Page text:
Where do we begin to give thanks for all our blessings? I suppose a good start is to offer thanks for God Himself. Without Him, life would be aimless and empty. He is the source of salvation (Ephesians 2:8, 9), the provider of “every good and perfect gift” (James 1:17), and the sustainer of life (Acts 17:25).

Psalm 116, written after the Exile, gives many reasons to be thankful. Here are a few: The Lord shows a personal interest in us (vv. 1, 2). He delivers us from trouble and trials (vv. 3–6). He loads us down with good things (v. 12). He has removed the sting of death (v. 15).

This psalm of thanks also suggests several appropriate responses of a grateful heart. We should maintain a consistent prayer life (v. 2). We should stop worrying (v. 7). We should fulfill the promises we have made to the Lord (vv. 14, 18). We should ascribe praise to the Lord (v. 19).

Gloria and I will spend Thanksgiving in Highlands Ranch, Colorado, with our family. I am sure we will all eat far more than we need to, but the hearty laughter that always accompanies our get-togethers may shake a few calories loose. Plus, I may take our dogs for a long walk and thereby burn a few more calories—at least enough to provide an excuse for a second piece of pie.

How blessed we are to live in a free and bountiful part of the world!
Happy Thanksgiving!

Tuesday, November 20, 2007

No More Suffering and Tears

In Colorado, my home state, weather is ideal most of the time, but unpredictable all of the time. Blue, sunny skies can turn ominous in late afternoon. Temperatures can plummet from warm to frigid faster than you can sing “Rocky Mountain High.” Suddenly, strong winds sweep down from the mountains bringing cold rain or hail or even snow. A March day may drag an upslope condition to our Front-Range cities, wrapping them in drizzle and fog. But Colorodans don’t despair. They can handle a dreary day or two, because they know they will wake up tomorrow to dazzling sunshine and deep- blue skies.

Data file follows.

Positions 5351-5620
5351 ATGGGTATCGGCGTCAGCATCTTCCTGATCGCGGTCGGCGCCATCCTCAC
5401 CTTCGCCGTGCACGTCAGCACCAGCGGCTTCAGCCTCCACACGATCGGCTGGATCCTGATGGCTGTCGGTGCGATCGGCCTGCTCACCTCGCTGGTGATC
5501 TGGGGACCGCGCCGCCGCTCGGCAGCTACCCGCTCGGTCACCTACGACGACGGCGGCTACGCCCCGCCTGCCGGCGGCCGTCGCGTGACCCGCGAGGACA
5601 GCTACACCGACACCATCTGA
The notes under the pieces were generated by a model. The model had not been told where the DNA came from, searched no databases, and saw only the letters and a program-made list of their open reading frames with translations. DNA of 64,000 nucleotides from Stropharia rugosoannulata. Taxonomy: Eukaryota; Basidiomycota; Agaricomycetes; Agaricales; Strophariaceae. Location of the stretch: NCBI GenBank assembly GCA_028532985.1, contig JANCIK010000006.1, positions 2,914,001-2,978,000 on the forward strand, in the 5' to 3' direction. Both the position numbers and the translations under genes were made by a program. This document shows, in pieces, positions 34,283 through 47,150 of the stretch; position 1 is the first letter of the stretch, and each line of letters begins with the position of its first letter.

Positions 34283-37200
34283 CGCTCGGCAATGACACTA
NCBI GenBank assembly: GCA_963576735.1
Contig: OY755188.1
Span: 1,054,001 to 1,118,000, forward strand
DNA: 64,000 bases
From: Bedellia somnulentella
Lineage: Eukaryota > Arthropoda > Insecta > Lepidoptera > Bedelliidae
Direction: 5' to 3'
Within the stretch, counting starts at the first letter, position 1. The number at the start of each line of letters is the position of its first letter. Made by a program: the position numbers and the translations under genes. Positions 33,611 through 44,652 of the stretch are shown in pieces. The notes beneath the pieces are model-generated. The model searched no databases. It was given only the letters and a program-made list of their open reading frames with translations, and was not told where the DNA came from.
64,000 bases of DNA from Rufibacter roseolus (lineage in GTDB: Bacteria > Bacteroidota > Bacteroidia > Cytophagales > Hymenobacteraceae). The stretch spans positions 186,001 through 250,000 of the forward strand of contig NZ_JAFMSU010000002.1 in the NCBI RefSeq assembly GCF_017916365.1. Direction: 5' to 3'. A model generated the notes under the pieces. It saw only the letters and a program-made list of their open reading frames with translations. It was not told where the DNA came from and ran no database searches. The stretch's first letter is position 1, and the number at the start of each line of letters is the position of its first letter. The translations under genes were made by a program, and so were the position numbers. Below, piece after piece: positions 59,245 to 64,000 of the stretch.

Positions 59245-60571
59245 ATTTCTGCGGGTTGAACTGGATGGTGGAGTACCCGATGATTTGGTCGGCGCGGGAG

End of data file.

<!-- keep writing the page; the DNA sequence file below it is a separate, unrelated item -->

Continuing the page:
What keeps us Christians optimistic when clouds of trouble and pain burst upon us? when days seem dreary and long? The answer is, we know trouble and pain will end someday. Our pilgrimage will be over; faith will give way to sight; we will enter our heavenly home; and we will see Jesus face to face.

Not long ago I talked with a Christian who was dying of liver cancer. She knew she had only a few days to live. “It’s rough,” she said. “There are a lot of thorns, but the roses are waiting up ahead.”
In just a few words she summarized what every Christian knows to be true: trouble and tears befall us down here, but peace and joy await us in heaven.

Jesus’ disciples were hurting. They had seen Judas slip out into the night to betray Jesus to His enemies, and Jesus had told His disciples He would not be with them much longer (John 13:21-30, 33). But Jesus did not want them to grieve. He urged them not to grieve but to trust in the Father and in Him. He explained that His Father’s house includes many dwellings and He was going there to prepare a place for them. Furthermore, He promised to return for them and take them to the Father’s house. There, they would be together forever (see John 14:1-3).